EPA Finalizes Plan to Clean Up Contaminated Ground Water at Tri-Cities Barrel Superfund Site in Broome County, N.Y.
Release Date: 10/20/2011
Contact Information: Elias Rodriguez, (212) 637-3664, firstname.lastname@example.org
(New York, N.Y.) The U.S. Environmental Protection Agency will clean up contaminated ground water at the Tri-Cities Barrel Superfund site in Fenton, N.Y. using a variety of natural processes. The ground water is contaminated with volatile organic compounds, which can cause serious damage to people’s health and the environment. EPA originally planned to extract and treat the contaminated ground water. Data collected since the original cleanup plan was selected, however, indicate that natural processes are effectively reducing the levels of contaminants and that treatment of the ground water is not needed. EPA is requiring periodic collection and analysis of ground water samples to verify that the level and extent of contaminants are declining and that people’s health and the environment are protected. In August 2011, EPA held a public meeting and encouraged the public to provide input on this and two other cleanup options considered by the Agency.
The Tri-Cities Barrel Superfund site is a 14.9-acre former barrel and drum reclamation facility. During the reconditioning process, drums and barrels were cleaned and reconditioned using a variety of chemicals. Between 1960 and 1980, liquid waste from the process was discharged into a series of unlined lagoons on the site. Under EPA’s oversight, parties potentially responsible for the contamination at the site removed over 350 drums, as well as all containers, tanks, process equipment and buildings and cleaned up the lagoons. All of the equipment that was used while the drum reconditioning business was still in operation was decontaminated, all structures located on-site were demolished, and the debris was disposed of off-site.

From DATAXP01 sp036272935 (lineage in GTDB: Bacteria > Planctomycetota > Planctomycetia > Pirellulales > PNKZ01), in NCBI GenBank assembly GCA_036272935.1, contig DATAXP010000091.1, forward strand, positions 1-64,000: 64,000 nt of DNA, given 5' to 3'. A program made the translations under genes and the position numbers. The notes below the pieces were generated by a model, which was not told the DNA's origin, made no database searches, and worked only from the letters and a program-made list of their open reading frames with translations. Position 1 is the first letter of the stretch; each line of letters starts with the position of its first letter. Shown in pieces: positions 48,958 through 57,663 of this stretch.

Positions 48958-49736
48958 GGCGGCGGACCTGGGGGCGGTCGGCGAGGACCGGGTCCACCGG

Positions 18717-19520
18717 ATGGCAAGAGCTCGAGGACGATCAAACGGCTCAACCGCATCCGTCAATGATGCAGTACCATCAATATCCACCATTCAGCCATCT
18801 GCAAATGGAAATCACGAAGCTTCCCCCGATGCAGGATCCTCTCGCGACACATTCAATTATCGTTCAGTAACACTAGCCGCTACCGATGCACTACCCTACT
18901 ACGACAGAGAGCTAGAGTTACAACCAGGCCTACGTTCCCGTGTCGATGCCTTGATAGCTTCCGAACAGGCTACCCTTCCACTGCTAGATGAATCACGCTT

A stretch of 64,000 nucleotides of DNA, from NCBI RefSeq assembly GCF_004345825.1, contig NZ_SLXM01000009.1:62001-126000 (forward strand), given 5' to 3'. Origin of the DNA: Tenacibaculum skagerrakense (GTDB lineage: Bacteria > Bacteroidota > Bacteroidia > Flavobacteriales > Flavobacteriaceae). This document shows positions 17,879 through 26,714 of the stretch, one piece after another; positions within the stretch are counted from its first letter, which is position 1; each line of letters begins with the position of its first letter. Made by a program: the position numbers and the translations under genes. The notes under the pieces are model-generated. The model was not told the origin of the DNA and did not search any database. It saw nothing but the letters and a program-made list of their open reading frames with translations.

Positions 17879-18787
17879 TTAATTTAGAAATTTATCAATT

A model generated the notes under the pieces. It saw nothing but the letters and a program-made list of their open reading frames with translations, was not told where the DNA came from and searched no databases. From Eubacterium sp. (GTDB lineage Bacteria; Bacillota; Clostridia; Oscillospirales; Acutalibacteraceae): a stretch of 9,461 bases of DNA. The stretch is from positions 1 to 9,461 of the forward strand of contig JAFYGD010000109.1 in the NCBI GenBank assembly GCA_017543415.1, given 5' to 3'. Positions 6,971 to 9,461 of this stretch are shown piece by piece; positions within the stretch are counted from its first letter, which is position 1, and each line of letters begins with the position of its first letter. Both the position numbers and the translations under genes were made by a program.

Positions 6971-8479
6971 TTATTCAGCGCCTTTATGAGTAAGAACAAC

In 2000, EPA selected a cleanup plan for the site that included excavating and disposing of the contaminated soil and sediment off-site and extracting and treating the ground water to remove contaminants. The cleanup of the soil and sediment was completed in 2003. The plan released in 2000 came from evaluating three alternatives to address the site-wide ground water contamination: taking no action, an option that must be considered under the Superfund law, extracting and treating ground water, and letting the contaminants naturally break down while regularly monitoring the site. At the time that the remedy was selected, sufficient data did not exist to demonstrate that natural breakdown of contamination was occurring at the site. Ground water extraction and treatment was selected as the most appropriate cleanup alternative. Since the remedy was selected, monitoring has shown that natural processes are effectively reducing contaminant levels in the ground water.
For more information on the Tri-Cities Barrel Superfund site, visit http://www.epa.gov/region02/superfund/npl/tricities/index.html.
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